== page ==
Shanghai Municipal Police

These pages are copyright © Robert Bickers, 1999
Updated 7 January 2002, 14 February 2006,

31 January 2007, 23 December 2008

26 April, 29 June 2012


The force was founded in 1854, and policed the International Settlement at Shanghai until 1943. Originally composed of Britons, by the time of its incorporation into the puppet police force of the Shanghai municipality it consisted of Britons, British Indians, White Russian refugees, Central European Jewish refugees, Japanese and of course Chinese, who made up the bulk of the force throughout the twentieth century. For more on the SMP see also the Wikipedia entry for Shanghai Municipal Police.

A table showing the results of my working database of SMP British (and Irish) personnel is available here as an experiment, for consultation, queries and comments. The lists also include most of the other Europeans, but excludes all but a handful of Japanese and Chinese. This stems from the range of my interests in the social history of the force, but also reflects the difficult of accessing materials about the Asian personnel. As this is a large file I have broken it down into smaller batches. Only a portion of the information I have on these men is shown here. The full records include citations, promotions, sometimes the branch of the force. For any further information about individuals please contact me. If you have any extra information about any of these men I would also be delighted to receive it. I am also keen to uncover more photographs of the men, at work, or at play. A number of photographs of them, or taken by them are on my ‘Historical Photographs of China’ project site. See this page. Many of the men in the individual portraits have not been identified. Please let me know If you recognise any of them. For information about how to cite these pages please check out the citation page.

These pages have been updated (April, June, 2012), and now incorporate many additional names (of nineteenth-century personnel, of members of the Gaol staff, and names of Japanese staff).  There are now entries on 2,742 men. I am very grateful to all those who have sent me information. I have also included a scan of a programme for the 1 November 1940 Presentation of Medals, and of the 1938 Police Guide and Regulations, compiled by Inspector Bill Widdowson. One branch of the force not included here is the volunteer Police Specials. I have never seen a list of Specials personnel. If you have one from any point in its history, do let me know. I would also be interested in lists of Indian personnel, and of Chinese.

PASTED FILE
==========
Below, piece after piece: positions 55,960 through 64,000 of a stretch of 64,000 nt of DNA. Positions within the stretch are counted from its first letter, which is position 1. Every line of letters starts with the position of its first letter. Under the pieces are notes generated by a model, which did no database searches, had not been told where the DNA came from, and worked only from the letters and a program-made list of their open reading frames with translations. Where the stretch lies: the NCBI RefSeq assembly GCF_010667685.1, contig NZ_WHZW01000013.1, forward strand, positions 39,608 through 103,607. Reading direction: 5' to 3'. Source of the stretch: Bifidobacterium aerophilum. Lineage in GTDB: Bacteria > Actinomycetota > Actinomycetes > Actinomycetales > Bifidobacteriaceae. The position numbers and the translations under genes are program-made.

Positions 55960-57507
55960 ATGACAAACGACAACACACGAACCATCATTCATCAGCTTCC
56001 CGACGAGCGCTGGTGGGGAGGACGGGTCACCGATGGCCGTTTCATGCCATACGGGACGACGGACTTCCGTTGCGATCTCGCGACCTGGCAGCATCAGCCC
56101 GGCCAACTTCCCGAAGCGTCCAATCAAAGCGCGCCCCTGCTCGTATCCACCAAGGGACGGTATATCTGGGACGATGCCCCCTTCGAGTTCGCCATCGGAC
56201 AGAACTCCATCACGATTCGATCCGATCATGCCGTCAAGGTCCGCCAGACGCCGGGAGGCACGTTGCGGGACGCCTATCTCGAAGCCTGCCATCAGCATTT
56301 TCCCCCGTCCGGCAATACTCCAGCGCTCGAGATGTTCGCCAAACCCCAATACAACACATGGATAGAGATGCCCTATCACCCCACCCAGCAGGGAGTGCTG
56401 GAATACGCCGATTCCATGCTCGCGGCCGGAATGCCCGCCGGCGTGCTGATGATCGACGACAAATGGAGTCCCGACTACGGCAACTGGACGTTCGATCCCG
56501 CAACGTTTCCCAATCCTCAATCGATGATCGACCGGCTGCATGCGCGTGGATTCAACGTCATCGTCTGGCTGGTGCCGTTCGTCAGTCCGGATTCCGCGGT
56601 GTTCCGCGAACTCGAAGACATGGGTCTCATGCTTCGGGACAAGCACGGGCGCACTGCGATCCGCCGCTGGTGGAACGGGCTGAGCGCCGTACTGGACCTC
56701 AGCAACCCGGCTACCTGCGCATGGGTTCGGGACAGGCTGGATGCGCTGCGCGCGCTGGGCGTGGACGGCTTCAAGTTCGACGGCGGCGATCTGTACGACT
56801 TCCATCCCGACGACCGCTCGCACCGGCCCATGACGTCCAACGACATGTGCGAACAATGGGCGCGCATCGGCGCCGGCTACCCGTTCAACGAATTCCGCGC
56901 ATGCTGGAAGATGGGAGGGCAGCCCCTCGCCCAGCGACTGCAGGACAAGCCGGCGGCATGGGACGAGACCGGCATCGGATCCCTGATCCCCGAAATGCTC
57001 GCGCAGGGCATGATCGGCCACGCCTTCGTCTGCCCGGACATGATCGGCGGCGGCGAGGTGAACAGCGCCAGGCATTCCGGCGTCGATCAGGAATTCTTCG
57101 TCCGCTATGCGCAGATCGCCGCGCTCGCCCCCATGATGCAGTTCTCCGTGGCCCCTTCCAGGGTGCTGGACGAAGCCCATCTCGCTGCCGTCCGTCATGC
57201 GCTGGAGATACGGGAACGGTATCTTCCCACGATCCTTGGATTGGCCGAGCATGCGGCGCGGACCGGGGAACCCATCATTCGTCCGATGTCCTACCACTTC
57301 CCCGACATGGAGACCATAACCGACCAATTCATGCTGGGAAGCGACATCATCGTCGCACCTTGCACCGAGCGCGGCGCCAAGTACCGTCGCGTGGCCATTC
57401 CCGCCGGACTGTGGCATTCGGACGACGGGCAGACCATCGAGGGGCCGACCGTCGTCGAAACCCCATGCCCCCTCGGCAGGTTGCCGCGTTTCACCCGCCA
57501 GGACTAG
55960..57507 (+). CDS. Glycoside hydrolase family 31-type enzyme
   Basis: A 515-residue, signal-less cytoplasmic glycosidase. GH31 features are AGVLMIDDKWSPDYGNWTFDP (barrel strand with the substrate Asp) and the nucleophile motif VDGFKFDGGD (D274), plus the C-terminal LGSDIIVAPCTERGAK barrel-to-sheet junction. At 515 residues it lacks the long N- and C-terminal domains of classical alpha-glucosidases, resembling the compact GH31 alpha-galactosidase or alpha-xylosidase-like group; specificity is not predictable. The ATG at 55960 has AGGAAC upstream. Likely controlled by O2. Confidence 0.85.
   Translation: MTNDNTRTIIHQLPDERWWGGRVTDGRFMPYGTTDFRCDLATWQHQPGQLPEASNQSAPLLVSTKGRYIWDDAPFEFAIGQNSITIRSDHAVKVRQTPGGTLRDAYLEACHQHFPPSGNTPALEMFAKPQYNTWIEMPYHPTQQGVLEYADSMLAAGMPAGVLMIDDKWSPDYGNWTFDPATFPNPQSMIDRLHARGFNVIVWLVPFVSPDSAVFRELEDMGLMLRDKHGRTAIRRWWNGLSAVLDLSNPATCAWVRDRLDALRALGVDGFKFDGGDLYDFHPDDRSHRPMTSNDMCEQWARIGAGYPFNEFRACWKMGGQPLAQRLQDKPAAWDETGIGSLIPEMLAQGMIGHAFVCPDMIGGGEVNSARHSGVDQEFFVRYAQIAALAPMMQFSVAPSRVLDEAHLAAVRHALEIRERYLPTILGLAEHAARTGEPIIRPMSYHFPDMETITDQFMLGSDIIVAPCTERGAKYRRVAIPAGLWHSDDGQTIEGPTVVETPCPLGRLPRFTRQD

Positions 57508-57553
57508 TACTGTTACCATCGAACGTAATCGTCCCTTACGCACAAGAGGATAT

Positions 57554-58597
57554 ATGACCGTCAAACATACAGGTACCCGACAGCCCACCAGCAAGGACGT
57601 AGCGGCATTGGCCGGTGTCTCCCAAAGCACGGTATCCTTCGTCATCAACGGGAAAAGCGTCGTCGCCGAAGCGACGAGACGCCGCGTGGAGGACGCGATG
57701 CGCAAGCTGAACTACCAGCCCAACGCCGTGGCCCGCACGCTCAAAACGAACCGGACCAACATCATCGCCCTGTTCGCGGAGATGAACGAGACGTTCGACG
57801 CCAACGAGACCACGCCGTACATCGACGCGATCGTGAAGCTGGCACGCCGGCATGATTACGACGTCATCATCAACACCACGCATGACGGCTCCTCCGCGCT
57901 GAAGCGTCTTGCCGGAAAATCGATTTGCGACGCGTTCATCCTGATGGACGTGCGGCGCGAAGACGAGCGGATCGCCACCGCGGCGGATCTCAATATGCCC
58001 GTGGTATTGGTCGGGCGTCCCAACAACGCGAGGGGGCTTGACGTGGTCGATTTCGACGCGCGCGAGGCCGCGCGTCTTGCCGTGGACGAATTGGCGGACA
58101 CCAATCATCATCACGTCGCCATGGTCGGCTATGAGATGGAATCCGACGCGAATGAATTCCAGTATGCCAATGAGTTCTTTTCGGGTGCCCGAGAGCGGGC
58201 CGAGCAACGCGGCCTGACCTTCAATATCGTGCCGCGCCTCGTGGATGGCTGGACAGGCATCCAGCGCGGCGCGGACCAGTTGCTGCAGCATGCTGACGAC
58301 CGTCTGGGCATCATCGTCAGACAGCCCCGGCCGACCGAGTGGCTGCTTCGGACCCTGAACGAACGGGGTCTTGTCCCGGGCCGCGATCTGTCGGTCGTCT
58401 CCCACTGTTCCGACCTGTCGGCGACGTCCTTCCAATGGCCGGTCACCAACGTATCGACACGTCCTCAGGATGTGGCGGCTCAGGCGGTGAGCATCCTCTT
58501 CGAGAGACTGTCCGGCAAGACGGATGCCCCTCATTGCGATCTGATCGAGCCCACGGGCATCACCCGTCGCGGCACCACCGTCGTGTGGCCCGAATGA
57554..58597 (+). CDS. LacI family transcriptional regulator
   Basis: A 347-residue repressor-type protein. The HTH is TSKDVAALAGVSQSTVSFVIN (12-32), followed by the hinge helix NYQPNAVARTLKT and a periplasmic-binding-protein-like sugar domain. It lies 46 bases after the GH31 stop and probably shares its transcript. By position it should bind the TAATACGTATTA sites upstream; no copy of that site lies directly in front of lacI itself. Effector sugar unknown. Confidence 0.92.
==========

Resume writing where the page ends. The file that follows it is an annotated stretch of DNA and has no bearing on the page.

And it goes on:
Surnames A-B

Surnames C-D

Surnames E-G

Surnames H-J

Surnames K-L

Surnames M-P

Surnames Q-S

Surnames T-V

Surnames W-Z

 

For books on the SMP see:

Robert Bickers, Empire Made Me: An Englishman Adrift in Shanghai (London: Penguin, 2003, New York: Columbia University Press, 2004)

E.W. Peters, Shanghai Policeman (London: Rich & Cowan, 1937). A new edition with an introduction by me was published by Earnshaw Books, Hong Kong, in 2012.

Ted Quigley, A Spirit of Adventure:  The Memoirs of Ted Quigley (Lewes: The Book Guild Ltd, 1994)

Peter Robins with Nicholas Tyler, The Legend of W.E. Fairbairn: Gentleman and Warrior, The Shanghai Years (Harlow: CQB Publications, 2006)

John Sanbrook, In my father’s time: A Biography (New York: Vantage Press, 2008).

Maurice Springfield, Hunting opium and other scents (Halesworth: Norfolk and Suffolk Publicity, 1966)

Frederic Wakeman Jr, Policing Shanghai 1927-1937 (Berkeley: University of California Press, 1995)

Frederic Wakeman Jr, The Shanghai Badlands: Wartime Terrorism and Urban Crime 1937-1941 (Cambridge: Cambridge University Press 1996)

Last updated: 29 June 2012